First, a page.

Radio host gives voice to new audiobook
“Afternoon drive host” Nicole Lacroix recently brought Classical WETA listeners Beethoven’s Symphony No. 7 and Rachmaninoff’s Symphonic Dance #1. She then spent time in a shoe closet, recording a pandemic mystery novel.
All in a day’s work for D.C. native Lacroix, 67, who for the past 20+ years has helped air the classics over WETA, 90.9 FM. She has also just completed narrating Slaters Lane, a mystery by local author John Wasowicz — her first audiobook.
“I’ve wanted to record a book for a long time,” Lacroix said in a recent interview. “I even took acting classes to learn how to get into character.
“I’m not sure how well I succeeded, because the only review I received complimented me on my wardrobe.”
The mother of three and grandmother of eight spent an hour each evening for about a month by stepping into her small home studio, which she soundproofed to keep out the surrounding noise: husband, dog, whirling fans and “the mega HVAC” system for the apartment building across the street.
She described the recording studio in her D.C. waterfront townhouse as looking like “a miniature phone booth, or an upright casket like King Tut’s.”
Before recording, she gave the book a close read, then marked up her iPad with different colors for each character. “I try to keep in my mind the sound and look of each character,” she said.
Lacroix said that rather than fully emoting, as some audiobook readers do, she narrated the novel word for word, leaving in all the “he saids” and “she saids.”
She gave a “nuanced” tone of voice for each character, however, pitching it higher for women, lower for men. When a voice she had heard in a coffee shop or news broadcast sounded like she thought one of the book’s characters could sound, she gave it a go at adapting the real-life voice for character.
Even in narration, rather than dramatization, “it is an important challenge to differentiate voices,” Lacroix said. She learned to draw a distinction, for instance, between “the hopeful voice of a young woman versus the confident voice of a woman executive.”
Boom in audiobooks
The sale of audiobooks has grown so much that a recent article in the Guardian asked, “Are audiobooks the new…books?”
The August article noted that audiobooks “have been riding a wave of popularity in the past three years, and it appears that the lockdown only intensified our engagement with the spoken word…Global sales have been growing at 25-30% per annum for the past three years and will hit $3.5 billion in 2020.”
Both Lacroix and author Wasowicz, 68, graduated from Walter Johnson High School in Bethesda, albeit at different times. They have never met.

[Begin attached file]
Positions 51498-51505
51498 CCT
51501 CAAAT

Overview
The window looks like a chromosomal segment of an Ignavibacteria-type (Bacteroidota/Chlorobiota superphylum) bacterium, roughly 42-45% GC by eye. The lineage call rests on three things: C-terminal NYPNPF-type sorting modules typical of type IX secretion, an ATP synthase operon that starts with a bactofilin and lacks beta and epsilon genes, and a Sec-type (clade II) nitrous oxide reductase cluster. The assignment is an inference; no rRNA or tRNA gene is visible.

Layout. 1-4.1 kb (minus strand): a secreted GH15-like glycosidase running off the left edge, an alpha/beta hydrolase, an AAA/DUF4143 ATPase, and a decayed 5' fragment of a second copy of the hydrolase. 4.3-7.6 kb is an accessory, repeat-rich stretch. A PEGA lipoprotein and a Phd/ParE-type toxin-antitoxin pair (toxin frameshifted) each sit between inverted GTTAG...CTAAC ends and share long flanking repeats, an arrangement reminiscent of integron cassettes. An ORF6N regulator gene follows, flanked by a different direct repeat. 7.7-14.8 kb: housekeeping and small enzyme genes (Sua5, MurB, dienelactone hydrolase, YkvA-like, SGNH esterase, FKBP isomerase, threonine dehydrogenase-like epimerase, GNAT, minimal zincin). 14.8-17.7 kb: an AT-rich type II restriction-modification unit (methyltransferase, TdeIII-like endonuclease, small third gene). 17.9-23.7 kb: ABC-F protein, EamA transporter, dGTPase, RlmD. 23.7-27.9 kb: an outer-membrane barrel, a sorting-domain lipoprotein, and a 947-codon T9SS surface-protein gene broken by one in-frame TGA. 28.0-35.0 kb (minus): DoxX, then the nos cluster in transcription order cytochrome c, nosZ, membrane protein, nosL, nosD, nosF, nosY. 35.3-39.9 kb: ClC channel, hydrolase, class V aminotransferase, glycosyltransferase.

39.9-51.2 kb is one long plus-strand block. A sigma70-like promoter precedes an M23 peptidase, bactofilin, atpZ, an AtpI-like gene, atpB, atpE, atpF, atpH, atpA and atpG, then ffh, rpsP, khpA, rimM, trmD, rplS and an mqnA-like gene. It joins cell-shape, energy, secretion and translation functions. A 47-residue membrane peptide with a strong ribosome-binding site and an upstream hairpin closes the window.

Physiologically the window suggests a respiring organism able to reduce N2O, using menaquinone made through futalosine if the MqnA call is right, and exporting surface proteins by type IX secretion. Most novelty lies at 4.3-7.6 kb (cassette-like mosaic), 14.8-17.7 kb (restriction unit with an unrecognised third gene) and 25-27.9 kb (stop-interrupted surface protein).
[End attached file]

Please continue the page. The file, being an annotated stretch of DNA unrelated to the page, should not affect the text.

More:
But Wasowicz, who is also an Alexandria attorney, was looking for a woman to narrate his third Mo Katz novel and happened to be tuned into Classical WETA one day. There he heard the voice he wanted for the audiobook version.
He reached out to Lacroix, and the project took off. (By coincidence, Lacroix once lived near Slaters Lane in Old Town Alexandria, the title and setting of the book.)
A sleuth facing COVID-19
Slaters Lane is set in very contemporary times. It is the year of the coronavirus. The constraints posed by COVID-19 force Mo Katz, the (fictitious) U.S. attorney for Virginia, and his staff to carry out a virtual investigation.
The team relies on technology to conduct a street search, online witness interviews, and teleconferences to solve the crime and untangle a tale of jealousy and deceit.
In Wasowicz’s previous novels, Daingerfield Island and Jones Point, Katz solves the mystery, but this time he does it while navigating an identity crisis.
Katz is half Black (mother) and half Jewish (father). As Wasowicz explained, “His parents never immersed him into either of their rich cultures. As a result, both cultures excluded him.”
Katz’s “identity crisis jumps to the front of the narrative. The coronavirus is the catalyst,” Wasowicz said. “[Katz] feels his life is spinning out of control and tries to anchor himself by reaching out to his parents.
“He learns that his Black mother is in the hospital, fighting COVID-19. The coronavirus reminds him how important family connections and cohesion are,” he added.
Lacroix said she has been listening to audiobooks for years, especially on her commute. Her favorite narrator is Jim Dale, who brings the Harry Potter books — and its many characters — to life. “How he imagined so many voices, I don’t know. Pure genius,” she said.
The seasoned radio host said that the voice she struggled most with wasn’t a person at all but a device.
“The hardest one to get in this book was an ‘Alexa,’ much as I detest the sound of her voice!” Lacroix said.